If the beauty industry had a word of the year, 2017’s would have been “inclusive.” From the bombshell performance of Fenty Beauty to the acquisition of Sundial Brands by Unilever to MatchCo’s skin tone matching AI to the continuing rise of indie brands, all manner of traditional barriers to entry for entrepreneurs and consumers are falling by the wayside.
Brands have responded to the increasingly divisive climate in markets such as the United States by diversifying the faces and body types representing them. At the same time, upstart and legacy brands alike have embraced LGBTQ rights and representation, and continue to revamp conventional ideas about gender identity.
But 2017 was also the year of #MeToo, which reminded all of us that institutional inequity continues. As editor in chief of Global Cosmetic Industry, I work on a majority female team at a company with a majority female executive group. This is far from the norm.
As Ledbetter’s data showed last year, women hold just 34% of board seats and 24% of executive positions in the beauty and personal care industrya. While that is statistically better than other industries, it is hardly satisfactory, given beauty’s consumer base and long legacy of female founders.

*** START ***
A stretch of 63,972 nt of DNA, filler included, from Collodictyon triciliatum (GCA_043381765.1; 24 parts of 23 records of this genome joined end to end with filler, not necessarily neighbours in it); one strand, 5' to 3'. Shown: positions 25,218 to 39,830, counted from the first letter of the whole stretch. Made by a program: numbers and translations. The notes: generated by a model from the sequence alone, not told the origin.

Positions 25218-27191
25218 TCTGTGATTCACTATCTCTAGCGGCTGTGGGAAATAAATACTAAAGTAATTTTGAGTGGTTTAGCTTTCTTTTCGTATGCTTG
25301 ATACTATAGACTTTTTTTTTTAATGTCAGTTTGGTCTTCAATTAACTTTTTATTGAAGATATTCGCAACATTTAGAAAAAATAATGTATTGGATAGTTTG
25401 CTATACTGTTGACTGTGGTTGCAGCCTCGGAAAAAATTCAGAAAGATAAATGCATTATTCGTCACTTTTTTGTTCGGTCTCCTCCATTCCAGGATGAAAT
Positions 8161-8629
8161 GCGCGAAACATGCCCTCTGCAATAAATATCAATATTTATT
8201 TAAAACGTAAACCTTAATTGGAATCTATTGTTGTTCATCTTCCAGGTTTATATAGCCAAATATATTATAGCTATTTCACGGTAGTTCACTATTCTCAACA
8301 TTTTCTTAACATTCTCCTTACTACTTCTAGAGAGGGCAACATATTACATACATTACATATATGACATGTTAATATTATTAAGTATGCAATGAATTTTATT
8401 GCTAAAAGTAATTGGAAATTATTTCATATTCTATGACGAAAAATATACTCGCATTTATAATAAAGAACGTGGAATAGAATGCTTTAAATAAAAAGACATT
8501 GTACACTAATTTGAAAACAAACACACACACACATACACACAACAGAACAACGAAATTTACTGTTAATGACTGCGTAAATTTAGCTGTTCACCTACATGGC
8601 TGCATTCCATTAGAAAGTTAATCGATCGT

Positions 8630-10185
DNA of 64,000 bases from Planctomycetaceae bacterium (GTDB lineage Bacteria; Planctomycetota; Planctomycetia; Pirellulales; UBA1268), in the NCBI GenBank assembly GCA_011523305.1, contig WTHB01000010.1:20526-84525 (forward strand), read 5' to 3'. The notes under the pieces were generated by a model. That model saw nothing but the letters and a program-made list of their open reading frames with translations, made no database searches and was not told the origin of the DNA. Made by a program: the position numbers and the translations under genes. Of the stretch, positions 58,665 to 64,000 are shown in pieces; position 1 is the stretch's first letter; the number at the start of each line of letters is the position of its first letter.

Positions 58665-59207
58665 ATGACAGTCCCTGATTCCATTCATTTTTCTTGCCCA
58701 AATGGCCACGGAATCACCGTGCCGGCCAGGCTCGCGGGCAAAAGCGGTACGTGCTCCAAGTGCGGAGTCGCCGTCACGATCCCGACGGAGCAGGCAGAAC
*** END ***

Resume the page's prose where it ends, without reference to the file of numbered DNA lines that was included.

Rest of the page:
It’s heartening to see some of the largest organizations performing at the top of the list, including Unilever, Avon, L’Oréal, Estée Lauder, Kimberly-Clark, Bluemercury, Walgreens Boots Alliance and Procter & Gamble, but we all have a long way to go, particularly as these numbers don’t even begin to account for racial or LGBTQ inclusiveness. As #MeToo and other examples have shown, if you’re not represented in the power structure, your voice won’t be fully heard.
I look forward to continuing the conversation throughout 2018 and seeing how the industry continues to widen its embrace.
Editor in Chief